Soft and ion-conducting hydrogel artificial tongue for astringency perception

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Science Advances  05 Jun 2020:
Vol. 6, no. 23, eaba5785
DOI: 10.1126/sciadv.aba5785


Artificial tongues have been receiving increasing attention for the perception of five basic tastes. However, it is still challenging to fully mimic human tongue–like performance for tastes such as astringency. Mimicking the mechanism of astringency perception on the human tongue, we use a saliva-like chemiresistive ionic hydrogel anchored to a flexible substrate as a soft artificial tongue. When exposed to astringent compounds, hydrophobic aggregates form inside the microporous network and transform it into a micro/nanoporous structure with enhanced ionic conductivity. This unique human tongue–like performance enables tannic acid to be detected over a wide range (0.0005 to 1 wt %) with high sensitivity (0.292 wt %−1) and fast response time (~10 s). As a proof of concept, our sensor can detect the degree of astringency in beverages and fruits using a simple wipe-and-detection method, making a powerful platform for future applications involving humanoid robots and taste monitoring devices.


A tongue is a muscular organ that is one of the softest, most flexible, and sensitive body parts in which thousands of mechanical receptors, taste receptors, and ion channels are located. The tongue is kept moist by a thin salivary film with a thickness of a few hundred micrometers (1), which is composed of 99% water and a mixture of electrolytes, immunoglobulins, and secretory proteins. Saliva plays a substantial role in the perception of tastes, where it dissolves tastants and enables them to bind to receptor cells or flow through ion channels more efficiently (2). Humans can sense and distinguish five basic tastes (sweet, sour, bitter, salty, and umami). Water-soluble tastants are perceived through taste receptor cells or ion channels via electrical signals generated from depolarization of the receptor cells upon binding of taste chemicals with receptors (sweet, bitter, and umami) or by the flow of sodium or hydrogen ions through the ion channels (salty and sour) (3).

Mimicking the sensing mechanisms of the human tongue, several artificial tongues have been developed based on lipid/polymer membranes (4, 5), human taste receptors (6), or stripped epithelium cells (7). Among these strategies, a majority of artificial tongues developed for sensing the five basic tastes adopt specific target-binding systems that include aptamers (8), enzymes (9), or taste receptor–functionalized electronics (6) to achieve high selectivity and a low limit of detection. However, development of artificial tongues that fully emulate the sensing mechanism of astringency is still in the incipient stage, exhibiting poor performance, such as low selectivity and narrow detection range (5, 10, 11); the nature of astringency is derived from indirect stimulation of mechanoreceptors residing in the tongue upon complexation of ingested astringent foods and salivary film.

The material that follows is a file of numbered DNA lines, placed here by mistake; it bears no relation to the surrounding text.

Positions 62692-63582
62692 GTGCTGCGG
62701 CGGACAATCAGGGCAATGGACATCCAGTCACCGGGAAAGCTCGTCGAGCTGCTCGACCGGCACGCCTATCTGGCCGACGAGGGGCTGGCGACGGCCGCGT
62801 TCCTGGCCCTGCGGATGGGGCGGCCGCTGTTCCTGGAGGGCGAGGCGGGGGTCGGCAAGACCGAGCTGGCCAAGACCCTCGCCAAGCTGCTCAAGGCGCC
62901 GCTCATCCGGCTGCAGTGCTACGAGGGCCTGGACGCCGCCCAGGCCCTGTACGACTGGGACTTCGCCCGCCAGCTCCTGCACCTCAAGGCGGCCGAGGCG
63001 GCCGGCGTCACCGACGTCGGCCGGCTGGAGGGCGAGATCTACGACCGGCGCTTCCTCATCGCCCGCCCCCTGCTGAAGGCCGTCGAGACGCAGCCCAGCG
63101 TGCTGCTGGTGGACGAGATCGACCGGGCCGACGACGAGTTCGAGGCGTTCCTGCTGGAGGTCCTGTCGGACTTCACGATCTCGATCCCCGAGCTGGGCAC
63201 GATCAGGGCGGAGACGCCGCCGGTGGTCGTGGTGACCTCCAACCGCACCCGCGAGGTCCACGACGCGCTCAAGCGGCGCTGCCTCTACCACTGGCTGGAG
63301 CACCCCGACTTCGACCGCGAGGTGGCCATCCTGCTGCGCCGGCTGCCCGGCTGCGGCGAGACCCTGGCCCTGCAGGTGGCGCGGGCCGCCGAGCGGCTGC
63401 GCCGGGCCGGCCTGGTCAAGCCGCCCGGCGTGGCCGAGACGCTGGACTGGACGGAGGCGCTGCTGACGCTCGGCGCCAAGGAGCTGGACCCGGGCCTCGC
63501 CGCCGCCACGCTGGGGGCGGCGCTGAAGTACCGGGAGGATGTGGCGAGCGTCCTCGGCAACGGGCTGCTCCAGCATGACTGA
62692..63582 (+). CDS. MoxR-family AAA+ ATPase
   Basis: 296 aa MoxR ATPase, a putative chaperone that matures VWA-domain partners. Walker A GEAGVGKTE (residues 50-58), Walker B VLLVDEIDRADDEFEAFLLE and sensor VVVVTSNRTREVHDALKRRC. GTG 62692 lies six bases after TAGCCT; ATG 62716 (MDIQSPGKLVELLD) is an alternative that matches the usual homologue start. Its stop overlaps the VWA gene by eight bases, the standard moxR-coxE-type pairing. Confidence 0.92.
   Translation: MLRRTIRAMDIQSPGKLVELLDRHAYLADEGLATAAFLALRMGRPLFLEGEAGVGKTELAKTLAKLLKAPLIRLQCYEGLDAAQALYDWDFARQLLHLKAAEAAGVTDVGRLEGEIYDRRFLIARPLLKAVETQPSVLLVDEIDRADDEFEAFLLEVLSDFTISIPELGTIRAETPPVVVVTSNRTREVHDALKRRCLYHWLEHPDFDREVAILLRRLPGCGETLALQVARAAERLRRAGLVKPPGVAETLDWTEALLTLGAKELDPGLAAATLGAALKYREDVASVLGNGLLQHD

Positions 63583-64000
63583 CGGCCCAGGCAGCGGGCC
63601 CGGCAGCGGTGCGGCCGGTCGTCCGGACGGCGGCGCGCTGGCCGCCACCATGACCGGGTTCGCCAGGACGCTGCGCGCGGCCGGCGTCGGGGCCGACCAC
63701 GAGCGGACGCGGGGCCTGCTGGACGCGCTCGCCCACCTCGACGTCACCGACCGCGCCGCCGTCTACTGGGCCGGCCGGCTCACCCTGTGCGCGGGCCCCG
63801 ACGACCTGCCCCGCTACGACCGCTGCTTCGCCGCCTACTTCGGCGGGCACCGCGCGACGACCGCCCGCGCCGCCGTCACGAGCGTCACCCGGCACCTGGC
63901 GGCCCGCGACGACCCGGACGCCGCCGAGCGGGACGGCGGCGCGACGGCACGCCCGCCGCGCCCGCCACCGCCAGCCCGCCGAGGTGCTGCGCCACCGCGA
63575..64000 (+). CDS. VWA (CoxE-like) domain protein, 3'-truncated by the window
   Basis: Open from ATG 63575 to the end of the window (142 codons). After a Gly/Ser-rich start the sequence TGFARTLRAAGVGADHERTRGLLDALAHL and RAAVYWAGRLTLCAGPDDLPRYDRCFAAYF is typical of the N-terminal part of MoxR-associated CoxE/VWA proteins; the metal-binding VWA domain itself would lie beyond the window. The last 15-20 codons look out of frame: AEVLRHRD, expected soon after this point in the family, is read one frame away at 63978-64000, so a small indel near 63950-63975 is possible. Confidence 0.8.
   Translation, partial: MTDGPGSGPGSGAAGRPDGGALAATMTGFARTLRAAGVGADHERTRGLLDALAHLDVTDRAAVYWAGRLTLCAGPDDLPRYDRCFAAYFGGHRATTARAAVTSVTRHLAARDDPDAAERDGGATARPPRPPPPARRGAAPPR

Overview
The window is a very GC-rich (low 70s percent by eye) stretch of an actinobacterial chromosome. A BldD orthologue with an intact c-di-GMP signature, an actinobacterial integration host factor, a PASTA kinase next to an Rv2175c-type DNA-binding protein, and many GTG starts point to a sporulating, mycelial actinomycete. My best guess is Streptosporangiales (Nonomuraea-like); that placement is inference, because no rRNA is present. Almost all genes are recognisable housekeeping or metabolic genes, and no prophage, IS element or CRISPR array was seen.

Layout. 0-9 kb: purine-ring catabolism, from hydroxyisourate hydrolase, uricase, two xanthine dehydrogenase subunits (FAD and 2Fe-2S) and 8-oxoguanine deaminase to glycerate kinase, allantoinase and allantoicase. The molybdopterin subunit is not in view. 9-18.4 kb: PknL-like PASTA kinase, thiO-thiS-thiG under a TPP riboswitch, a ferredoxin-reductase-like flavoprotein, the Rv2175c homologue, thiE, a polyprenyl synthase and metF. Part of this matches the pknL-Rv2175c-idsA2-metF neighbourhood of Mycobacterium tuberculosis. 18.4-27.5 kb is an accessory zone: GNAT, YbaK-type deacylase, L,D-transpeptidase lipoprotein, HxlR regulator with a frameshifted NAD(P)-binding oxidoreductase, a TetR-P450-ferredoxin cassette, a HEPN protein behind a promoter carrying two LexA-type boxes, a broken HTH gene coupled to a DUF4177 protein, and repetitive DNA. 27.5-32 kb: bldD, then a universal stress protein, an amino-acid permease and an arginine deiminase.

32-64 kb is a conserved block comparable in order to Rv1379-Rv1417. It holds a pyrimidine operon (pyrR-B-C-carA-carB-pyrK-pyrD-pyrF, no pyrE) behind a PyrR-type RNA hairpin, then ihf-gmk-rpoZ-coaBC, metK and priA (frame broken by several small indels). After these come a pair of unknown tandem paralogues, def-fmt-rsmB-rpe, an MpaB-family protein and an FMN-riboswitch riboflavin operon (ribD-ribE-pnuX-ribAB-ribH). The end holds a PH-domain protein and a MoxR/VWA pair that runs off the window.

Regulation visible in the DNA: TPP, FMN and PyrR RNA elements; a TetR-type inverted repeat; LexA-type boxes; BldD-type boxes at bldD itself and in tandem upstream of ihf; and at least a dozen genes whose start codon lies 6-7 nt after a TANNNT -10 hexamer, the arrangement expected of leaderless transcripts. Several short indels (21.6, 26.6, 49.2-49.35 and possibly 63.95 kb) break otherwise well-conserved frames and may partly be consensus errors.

Astringency is stimulated by exposure to polyphenols, which are mainly found in unripe fruits, wines, and tea. Polyphenols are beneficial as strong antioxidant and anti-inflammatory substances (12), but they may also provoke negative nutritional impacts that can often be lethal when high doses are consumed (13). Astringency is perceived by the strong association of ingested astringent tastants and saliva proteins covering the tongue (14). When astringent tastants enter the oral cavity, they bind with secreted proteins to form insoluble precipitates on the tongue, resulting in shrinkage of the epithelium that causes dryness and a puckering feeling in the mouth. The unique sensing mechanism of astringency is based on indirect stimulation of mechanoreceptors residing in the ruptured salivary film, which consequently leads to the rare demonstration of artificial tongue for astringency based on specific target-binding methods. Moreover, to the best of our knowledge, demonstration of a fully flexible and soft artificial tongue that is highly selective to specific astringent tastants has not been achieved.

Here, mimicking the mechanism of human astringency perception, we introduce a soft hydrogel–based artificial tongue. Inspired by the thin salivary layer on the tongue, a soft and thin hydrogel film is integrated on a flexible polymer substrate through covalent bonding. The artificial tongue consists of mucin as secreted protein, lithium chloride (LiCl) as electrolyte, and polyacrylamide (PAAm) as the three-dimensional (3D) porous polymer network for the facile flow of electrolyte. The thickness of the soft hydrogel (200 μm) is comparable to that of an actual salivary layer on a human tongue; efficient adsorption and diffusion of astringent compounds inside the hydrogel occur. As a representative polyphenolic substance, tannic acid (TA) is used (15, 16). When TA solution diffuses into the hydrogel matrix, incoming TA molecules bind and complex with the mucin to form hydrophobic aggregates and further transform the microporous hydrogel into the hierarchical micro/nanoporous structure, resulting in enhanced ionic conductivity. The artificial tongue exhibited a wide sensing range for TA [1 to 0.0005 weight % (wt %)], high sensitivity (0.292 wt %−1), and fast response time (~10 s). Furthermore, our flexible astringency sensors can detect the degree of astringency in real beverages and monitor the ripening of fruits using a simple wipe-and-detection method. In addition, the astringency sensor array acts as a portable taste mapping tool to detect degree of astringency and exposed location simultaneously.